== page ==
Collaborative desks are also known as group-learning desks and come in a variety of shapes. These come in shapes made to group together, such as trapezoid- or boomerang-shaped desks that fit together in groups of six or eight.
Desk tops are made of either solid plastic or fiberboard. Solid plastic is more durable. Fiberboard is less expensive but still holds up nicely.
Book boxes come in either plastic or metal construction. Metal holds up longer under heavy use, but a plastic book box still provides years of use. If your classroom uses locker, cubby or cart storage, desks without book boxes may be the right choice for you.
Desk frames are made from tubular steel. Steel strength is measured by gauge; the lower the gauge, the stronger the steel.
Desk Leg Type
Casters are ideal for certain situations (such as labs or flexible classrooms) where students frequently rearrange their work stations. In those instances consider wheeled desks since they are easier to move.
Glides prevent excess noise when sliding your desk over a hard floor. Glides keep your chair level and prevent scratches on linoleum or tears in carpet. Cantilever desks are a modern alternative to traditional leg frames. They offer increased space underneath the desk for storing backpacks, books or other supplies.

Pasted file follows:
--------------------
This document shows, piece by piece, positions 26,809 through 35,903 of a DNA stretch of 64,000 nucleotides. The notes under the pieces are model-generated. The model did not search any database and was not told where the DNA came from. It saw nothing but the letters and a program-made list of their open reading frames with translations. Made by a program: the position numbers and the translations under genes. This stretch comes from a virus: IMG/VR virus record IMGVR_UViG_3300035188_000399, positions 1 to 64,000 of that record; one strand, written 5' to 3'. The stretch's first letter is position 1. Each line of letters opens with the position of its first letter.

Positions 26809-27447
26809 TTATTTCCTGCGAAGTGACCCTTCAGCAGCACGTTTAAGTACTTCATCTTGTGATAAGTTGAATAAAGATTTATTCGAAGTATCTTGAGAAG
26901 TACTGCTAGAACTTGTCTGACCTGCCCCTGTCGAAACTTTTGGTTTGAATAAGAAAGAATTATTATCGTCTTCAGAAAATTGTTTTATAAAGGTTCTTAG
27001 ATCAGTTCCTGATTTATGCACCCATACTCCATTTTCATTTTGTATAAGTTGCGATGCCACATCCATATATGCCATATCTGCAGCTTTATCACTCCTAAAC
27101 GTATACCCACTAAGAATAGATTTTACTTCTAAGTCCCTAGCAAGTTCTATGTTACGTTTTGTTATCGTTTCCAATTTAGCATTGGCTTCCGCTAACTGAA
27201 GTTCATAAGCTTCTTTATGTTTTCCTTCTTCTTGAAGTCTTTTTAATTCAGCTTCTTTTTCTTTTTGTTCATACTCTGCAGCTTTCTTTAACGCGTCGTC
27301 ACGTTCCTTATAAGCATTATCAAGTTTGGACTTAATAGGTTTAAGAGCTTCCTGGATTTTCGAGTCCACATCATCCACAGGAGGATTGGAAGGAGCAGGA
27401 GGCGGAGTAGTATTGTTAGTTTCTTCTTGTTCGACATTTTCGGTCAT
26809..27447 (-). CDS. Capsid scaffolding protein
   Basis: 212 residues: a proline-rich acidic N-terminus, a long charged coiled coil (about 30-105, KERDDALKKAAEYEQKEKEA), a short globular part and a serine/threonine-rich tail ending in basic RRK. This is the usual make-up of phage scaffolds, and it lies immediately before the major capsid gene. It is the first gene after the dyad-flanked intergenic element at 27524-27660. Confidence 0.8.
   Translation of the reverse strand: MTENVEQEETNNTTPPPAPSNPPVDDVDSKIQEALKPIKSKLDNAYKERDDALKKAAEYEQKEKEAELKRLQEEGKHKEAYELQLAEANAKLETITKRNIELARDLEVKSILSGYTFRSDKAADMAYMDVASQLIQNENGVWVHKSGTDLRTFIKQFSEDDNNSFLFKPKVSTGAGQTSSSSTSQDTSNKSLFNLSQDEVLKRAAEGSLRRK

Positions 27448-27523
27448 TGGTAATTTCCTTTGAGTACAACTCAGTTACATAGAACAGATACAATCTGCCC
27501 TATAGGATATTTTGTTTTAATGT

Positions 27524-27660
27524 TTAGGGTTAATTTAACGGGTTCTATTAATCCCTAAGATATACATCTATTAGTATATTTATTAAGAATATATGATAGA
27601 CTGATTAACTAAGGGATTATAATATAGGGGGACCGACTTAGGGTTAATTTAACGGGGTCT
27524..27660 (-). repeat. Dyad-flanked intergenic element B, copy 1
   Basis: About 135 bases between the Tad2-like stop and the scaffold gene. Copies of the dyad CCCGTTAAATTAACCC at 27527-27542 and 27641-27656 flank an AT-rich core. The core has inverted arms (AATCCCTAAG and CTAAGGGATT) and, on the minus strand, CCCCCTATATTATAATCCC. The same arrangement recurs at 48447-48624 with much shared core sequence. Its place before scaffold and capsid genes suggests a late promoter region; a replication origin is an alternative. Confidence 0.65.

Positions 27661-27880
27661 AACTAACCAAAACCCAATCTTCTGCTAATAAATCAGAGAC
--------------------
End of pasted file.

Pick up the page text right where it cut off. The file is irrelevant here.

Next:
Soft plastic school chairs, sometimes called polypropylene, or anti-static plastic, are lightweight and easy to move around the classroom. The flexibility of this seat material provides better contouring to body posture than other chair materials and offers a more comfortable seat.
Active learning stools work best for energetic students. The textured, non-slip rubber base is curved to allow a wide range of movement without disrupting the class.
Source: School Outfitters
Teacher Desks Buying Guide
A teacher’s desk should accommodate the teacher’s comfort level and organizational needs. Before you invest in a new desk, think about its style, material and features; this will ensure you find the best desk for your space.
Single-pedestal desks have one column of drawers attached to the fame. These desks are more compact than double-pedestal desks, but have less storage. They are typically not height-adjustable.
Double-pedestal desks have two columns of drawers attached to the frame. While these desks are often large and great for storage, they can be hard to move and are typically not height-adjustable.
Desks with no pedestal have no attached columns of storage. These desks are more often height-adjustable and mobile. They may or may not have a modesty panel.
Most teacher’s desks are a combination of laminate, wood and steel. Laminate is generally affordable, lightweight and easy to clean, while wood is durable and classic looking. Steel is exceedingly strong and can last for decades.
If you know your desk will be exposed to food, art supplies and other messy materials, laminate and steel is your best bet – these materials can better withstand spills and nicks and scratches.
If you plan on changing the layout of your classroom frequently, or need a desk that can quickly move from room to room, opt for heavy-duty locking casters.
Consider a central locking system – that is, a system that locks every drawer at once – if you feel theft or vandalism might be an issue.
If you have a computer, iPads, phones or other electronic devices to store at your desk, choose a piece with multiple grommets to keep wires organized and out of sight.
Source: School Outfitters